A savvy interview with lawyer turned screenwriter David H. Steinberg ("Slackers" and "American Pie 2") offers a healthy dose of reality to anyone interested in writing for the screen.
One of his most valuable tips points to a three-page section on character development in Lajos Egri's 1946 classic, "The Art of Dramatic Writing" that requires answers to questions such as "How tall is your character? What color eyes does he have? Where was he born?"
Steinberg says: "If you answer every one of these questions, your characters will be great. You have to be able to answer these even if it has nothing to do with your screenplay."
"I can tell you in 'Slackers' where these guys were born and what their characters are like. It has nothing to do with the script and it's not even in there, and you'd never know it. But I know the answers to all those questions. That's how you create three-dimensional characters. What does your character want? What does he need?"
Steinberg also offers an eye-opening perspective for those who think all you need to make it in the film business is a great idea for a movie.
"It's a myth that this industry runs on ideas. Ideas, even good ones, are a dime a dozen. This town runs on relationships and reputations for delivering good product. People are always saying, 'I want to sell my idea. I have a really good idea for a movie.' But ideas aren't worth anything. I heard some guy say once that he could come up with fifty good ideas for a movie in an hour, and it's probably true. You can come up with ideas all day long. Writing is about execution. Real writers make the idea work. They write the scenes, and the characters, and create drama and tension and comedy. And they use overlapping character arcs and subplots and subtext. That's the hard part."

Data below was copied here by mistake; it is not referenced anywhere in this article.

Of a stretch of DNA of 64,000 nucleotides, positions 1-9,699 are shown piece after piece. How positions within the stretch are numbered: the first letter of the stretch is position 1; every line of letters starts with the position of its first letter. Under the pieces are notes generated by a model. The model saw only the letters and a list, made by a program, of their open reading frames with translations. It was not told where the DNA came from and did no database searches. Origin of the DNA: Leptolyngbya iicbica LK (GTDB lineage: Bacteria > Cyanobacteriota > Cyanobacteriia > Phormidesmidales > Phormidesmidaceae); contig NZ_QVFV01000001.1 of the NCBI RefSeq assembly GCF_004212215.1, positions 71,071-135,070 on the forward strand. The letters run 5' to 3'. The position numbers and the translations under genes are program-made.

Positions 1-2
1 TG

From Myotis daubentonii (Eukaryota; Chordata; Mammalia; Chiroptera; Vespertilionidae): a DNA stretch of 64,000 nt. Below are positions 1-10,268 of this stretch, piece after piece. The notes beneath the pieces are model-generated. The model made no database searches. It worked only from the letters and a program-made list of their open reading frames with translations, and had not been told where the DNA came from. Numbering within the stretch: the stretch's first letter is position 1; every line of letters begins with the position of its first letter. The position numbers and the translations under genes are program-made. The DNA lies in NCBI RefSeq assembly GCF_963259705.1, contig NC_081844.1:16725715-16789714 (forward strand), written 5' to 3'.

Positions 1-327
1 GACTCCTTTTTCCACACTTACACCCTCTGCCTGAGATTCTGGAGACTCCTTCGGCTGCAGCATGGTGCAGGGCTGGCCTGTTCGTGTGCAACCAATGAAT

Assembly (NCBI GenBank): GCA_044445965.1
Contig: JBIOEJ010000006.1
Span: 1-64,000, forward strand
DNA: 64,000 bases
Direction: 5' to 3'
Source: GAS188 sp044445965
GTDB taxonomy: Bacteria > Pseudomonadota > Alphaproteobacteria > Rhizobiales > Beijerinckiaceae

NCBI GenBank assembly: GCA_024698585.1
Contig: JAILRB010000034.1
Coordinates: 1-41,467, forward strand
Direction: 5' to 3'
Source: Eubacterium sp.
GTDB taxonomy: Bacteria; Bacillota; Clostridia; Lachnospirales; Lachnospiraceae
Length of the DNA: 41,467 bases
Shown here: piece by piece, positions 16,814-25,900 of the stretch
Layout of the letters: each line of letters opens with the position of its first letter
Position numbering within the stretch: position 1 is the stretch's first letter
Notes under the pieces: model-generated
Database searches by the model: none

The Steinberg interview appears on "Done Deal," a website which appears to have answers to every question an aspiring scriptwriter might have, from contracts to insider columns. It also offers a pay site, "Done Deal Pro," that for 24 bucks a year, lets you track on a daily basis script, book, treatment, pitch sales and options made in Hollywood each day. Its monthly newsletter is a freebie.